Since Congress came back into session, much of the focus in Republican circles has centered on whether Kevin McCarthy and other top party officials should remain in their leadership positions this year.
The conservative grassroots have a right to be angry. They feel their voice and concerns haven’t been met or even heard, so no one can fault them for demanding change. However, the root of the Republican Party’s problems doesn’t seem to be in the halls of Congress, but rather on the frontlines of the advocacy campaigns and lobbying fights that have caused Kevin McCarthy and Mitch McConnell’s members to fall out of line.
At the end of the day, McCarthy and McConnell are just two votes. They need consensus to pass bills. That was somewhat easier years ago before the “woke” mentality became popular in the American economy. Many Conservatives describe this view as a radically extreme worldview that has destroyed the very institutions that Congress once relied on to understand the day’s top impediments to free enterprise and free markets.
Take, for example, the U.S. Chamber of Commerce, which has yet to even congratulate McCarthy on his speakership. This group was once Congress’s most allied and trusted when it came to crafting pro-growth policies. It is holding a State of American Business forum this Thursday, but it will probably be a top-down, disconnected stand for environmental, social and governance (ESG) policies and massive spending increases.
As a result, conservative members feel they can no longer trust the Chamber, and Republicans lost a significant difference-maker in the public policy arena.
Recognizing how negatively the Chamber’s woke turn has affected his ability to gain consensus on critical issues (and his members’ ability to understand the concerns of American businesses), McCarthy announced that he will no longer accept meetings from the group, which he called on to make leadership changes.
McCartney is right — America needs the Chamber to return to its influential mover-and-shaker past. But that raises the question: how did the Chamber reach this rock-bottom point, and who brought it here?
The group’s problems began with Tom Donohue, its chief executive officer from 1997 to 2019. For years, Donohue’s tenure was strong, but it ended with a pro-ESG, pro-big spending bill whimper.
In Donohue’s final years, the Chamber refused to support the business position which called for the repeal of ObamaCare, and reforming the corporate welfare Export-Import Bank, The Chamber even pushed the inane Common Core education scheme pushed by Bill Gates. It even endorsed 23 freshmen Democrats, all of whom endorsed Big Labor efforts to repeal state Right to Work laws and eliminate independent contracting nationwide. This unprecedented saddled the business community with more regulations and more taxes.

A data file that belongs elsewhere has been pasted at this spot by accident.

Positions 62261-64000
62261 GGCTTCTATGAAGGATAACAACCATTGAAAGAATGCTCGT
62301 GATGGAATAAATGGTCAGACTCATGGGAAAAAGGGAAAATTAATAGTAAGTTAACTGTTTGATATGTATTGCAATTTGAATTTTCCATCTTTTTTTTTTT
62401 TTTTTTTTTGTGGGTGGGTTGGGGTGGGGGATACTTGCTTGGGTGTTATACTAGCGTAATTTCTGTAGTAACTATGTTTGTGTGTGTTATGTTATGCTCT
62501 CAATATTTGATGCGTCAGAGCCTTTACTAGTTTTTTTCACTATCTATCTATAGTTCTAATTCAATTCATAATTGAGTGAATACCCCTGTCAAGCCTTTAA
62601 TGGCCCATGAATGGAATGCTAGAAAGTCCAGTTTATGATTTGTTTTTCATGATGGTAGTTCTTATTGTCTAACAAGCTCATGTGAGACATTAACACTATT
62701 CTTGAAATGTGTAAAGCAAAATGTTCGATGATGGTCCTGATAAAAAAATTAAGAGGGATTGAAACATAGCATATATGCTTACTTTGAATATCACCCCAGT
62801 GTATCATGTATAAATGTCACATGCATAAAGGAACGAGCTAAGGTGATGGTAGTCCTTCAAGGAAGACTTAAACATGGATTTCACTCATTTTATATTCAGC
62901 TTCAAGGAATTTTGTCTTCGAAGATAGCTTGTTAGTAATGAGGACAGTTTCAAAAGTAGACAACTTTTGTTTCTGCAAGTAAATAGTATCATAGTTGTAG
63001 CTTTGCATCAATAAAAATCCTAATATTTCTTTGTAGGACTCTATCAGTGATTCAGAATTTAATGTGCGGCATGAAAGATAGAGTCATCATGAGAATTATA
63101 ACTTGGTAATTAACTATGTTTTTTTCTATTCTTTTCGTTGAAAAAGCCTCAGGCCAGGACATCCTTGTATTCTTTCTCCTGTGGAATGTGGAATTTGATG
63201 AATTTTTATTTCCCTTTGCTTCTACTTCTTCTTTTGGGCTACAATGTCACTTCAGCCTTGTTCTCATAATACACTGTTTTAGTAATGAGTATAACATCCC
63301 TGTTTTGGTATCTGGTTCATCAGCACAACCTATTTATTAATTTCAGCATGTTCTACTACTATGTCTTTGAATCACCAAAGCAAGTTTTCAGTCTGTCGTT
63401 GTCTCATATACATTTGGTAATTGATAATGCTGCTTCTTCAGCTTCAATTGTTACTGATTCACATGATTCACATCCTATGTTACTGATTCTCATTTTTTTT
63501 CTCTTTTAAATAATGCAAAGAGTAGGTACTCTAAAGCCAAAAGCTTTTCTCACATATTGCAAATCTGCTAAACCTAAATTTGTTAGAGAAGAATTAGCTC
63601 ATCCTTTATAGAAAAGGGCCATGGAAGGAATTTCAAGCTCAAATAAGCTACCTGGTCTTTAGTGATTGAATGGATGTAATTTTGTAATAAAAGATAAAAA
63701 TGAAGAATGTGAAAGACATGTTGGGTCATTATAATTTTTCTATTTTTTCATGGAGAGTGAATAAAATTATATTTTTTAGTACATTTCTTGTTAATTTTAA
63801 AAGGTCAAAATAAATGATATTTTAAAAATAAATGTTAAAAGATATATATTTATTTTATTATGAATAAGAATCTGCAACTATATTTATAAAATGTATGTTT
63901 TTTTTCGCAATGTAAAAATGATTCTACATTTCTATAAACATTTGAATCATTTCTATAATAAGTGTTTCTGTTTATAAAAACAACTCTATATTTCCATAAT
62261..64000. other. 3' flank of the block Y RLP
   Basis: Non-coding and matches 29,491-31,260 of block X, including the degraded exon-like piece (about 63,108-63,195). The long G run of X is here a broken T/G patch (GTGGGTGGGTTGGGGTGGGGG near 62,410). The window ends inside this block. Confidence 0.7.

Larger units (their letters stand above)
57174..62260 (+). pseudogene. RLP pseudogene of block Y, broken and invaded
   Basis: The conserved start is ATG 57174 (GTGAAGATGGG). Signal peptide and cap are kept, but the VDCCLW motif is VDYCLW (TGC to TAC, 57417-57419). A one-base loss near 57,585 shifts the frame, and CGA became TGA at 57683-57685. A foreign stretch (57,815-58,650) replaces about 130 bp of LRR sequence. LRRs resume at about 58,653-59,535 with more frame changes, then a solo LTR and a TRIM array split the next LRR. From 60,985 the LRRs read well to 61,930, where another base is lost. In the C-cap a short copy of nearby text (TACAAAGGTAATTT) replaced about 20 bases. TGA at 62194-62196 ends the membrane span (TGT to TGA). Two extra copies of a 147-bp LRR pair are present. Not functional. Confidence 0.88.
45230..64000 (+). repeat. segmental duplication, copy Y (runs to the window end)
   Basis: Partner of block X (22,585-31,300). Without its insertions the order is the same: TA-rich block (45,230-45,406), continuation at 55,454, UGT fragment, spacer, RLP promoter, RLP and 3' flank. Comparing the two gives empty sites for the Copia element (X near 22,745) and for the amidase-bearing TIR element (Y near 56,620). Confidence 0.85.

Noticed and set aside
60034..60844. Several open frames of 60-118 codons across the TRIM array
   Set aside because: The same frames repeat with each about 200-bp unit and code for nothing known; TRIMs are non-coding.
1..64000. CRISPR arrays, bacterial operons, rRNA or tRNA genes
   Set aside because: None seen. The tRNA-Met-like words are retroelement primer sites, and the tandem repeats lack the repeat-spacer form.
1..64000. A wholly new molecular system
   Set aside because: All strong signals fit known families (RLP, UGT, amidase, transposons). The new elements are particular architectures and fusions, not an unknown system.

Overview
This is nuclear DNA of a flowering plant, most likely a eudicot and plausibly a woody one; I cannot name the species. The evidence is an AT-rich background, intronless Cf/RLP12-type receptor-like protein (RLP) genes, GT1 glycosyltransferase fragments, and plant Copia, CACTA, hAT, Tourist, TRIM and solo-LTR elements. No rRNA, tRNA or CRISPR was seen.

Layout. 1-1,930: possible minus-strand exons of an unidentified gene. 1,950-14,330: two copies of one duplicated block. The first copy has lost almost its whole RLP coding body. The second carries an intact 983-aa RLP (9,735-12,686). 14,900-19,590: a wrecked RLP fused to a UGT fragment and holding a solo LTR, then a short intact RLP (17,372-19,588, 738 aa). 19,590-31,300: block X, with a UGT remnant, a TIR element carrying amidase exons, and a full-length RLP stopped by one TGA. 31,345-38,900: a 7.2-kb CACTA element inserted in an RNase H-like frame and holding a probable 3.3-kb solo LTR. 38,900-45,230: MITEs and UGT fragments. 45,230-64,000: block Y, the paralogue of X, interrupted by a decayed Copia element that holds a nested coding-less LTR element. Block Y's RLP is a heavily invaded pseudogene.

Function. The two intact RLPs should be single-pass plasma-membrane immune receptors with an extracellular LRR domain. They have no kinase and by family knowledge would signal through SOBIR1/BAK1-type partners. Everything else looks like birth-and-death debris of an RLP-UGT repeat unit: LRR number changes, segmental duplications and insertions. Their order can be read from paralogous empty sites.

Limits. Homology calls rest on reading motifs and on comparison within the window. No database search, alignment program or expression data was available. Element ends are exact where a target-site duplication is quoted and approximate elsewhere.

Many believe Donohoue is still effectively pulling the Chamber’s strings as the group’s new leader — Suzanne Clark, his former executive assistant — is still carrying on his woke legacy.
Clark has not only continued the Chamber’s downward spiral; she’s accelerated it. Clark’s Chamber has stood with the AFL-CIO by endorsing a big spending transportation bill chock filled with costly giveaways to Big Labor and promoted the Environment, Social and Governance (ESG) standards that have dried out investments in the American economy’s key driver — the energy industry. Clark doubling down on the Donohoue agenda cemented the Chamber’s transformation from a leading difference maker in free-market politics to an ignored group that advocates for new, woke policies that are counterproductive to the business’ interests.
The lengths that the Chamber has gone to go woke has destroyed the group’s relationship with its local business partners. It caused a huge rift, with some local chambers leaving the national Chamber altogether. And over the years, this rift has gotten worse, not better. Members of Congress have taken note, which is why this group no longer has any political influence.
But we need it to have influence. Without one strong, central, reliable voice to relay the pain points of consumers and businesses on Main Street — members have struggled to introduce the right bills and take the right votes, and the American people have suffered as a result.
This needs to change. The Republican Party — the party of free enterprise — now controls the House of Representatives, and the time for genuine market reforms has never looked better.
Michael Busler is a public policy analyst and a professor of finance at Stockton University in Galloway, New Jersey, where he teaches undergraduate and graduate courses in finance and economics. He has written op-ed columns in major newspapers for more than 35 years.
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